Lazy Expressions

Lazy expressions are expressions that are not evaluated immediately, but are instead evaluated when the result is needed. This can help to improve the performance of your code.


let identifier = lazy ( expression )


In the previous syntax, expression is code that is evaluated only when a result is required, and identifier is a value that stores the result. The value is of type Lazy<'T>, where the actual type that is used for 'T is determined from the result of the expression.

Lazy expressions enable you to improve performance by restricting the execution of an expression to only those situations in which a result is needed.

To force the expressions to be performed, you call the method Force. Force causes the execution to be performed only one time. Subsequent calls to Force return the same result, but do not execute any code.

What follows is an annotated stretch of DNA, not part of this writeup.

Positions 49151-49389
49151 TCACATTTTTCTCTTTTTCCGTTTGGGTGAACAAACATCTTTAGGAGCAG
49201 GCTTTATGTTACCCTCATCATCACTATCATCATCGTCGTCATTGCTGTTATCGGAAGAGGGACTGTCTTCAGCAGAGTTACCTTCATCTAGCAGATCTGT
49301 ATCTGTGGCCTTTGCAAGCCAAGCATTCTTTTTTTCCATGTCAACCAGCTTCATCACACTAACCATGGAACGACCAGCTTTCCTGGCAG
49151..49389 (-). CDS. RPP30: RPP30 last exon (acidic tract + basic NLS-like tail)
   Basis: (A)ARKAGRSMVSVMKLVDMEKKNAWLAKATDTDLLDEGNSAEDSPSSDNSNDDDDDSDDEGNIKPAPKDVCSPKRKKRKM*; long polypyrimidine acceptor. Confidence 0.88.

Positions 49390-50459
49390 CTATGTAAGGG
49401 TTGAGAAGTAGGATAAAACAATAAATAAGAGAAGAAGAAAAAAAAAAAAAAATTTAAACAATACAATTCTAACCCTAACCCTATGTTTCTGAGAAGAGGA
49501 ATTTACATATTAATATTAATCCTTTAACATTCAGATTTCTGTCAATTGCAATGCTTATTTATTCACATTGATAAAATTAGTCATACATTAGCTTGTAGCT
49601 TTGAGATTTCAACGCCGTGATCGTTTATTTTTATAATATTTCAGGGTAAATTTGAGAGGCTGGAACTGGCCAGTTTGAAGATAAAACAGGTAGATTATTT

The following code illustrates the use of lazy expressions and the use of Force. In this code, the type of result is Lazy<int>, and the Force method returns an int.

let x = 10
let result = lazy (x + 10)
printfn "%d" (result.Force())

Lazy evaluation, but not the Lazy type, is also used for sequences. For more information, see Sequences.

See also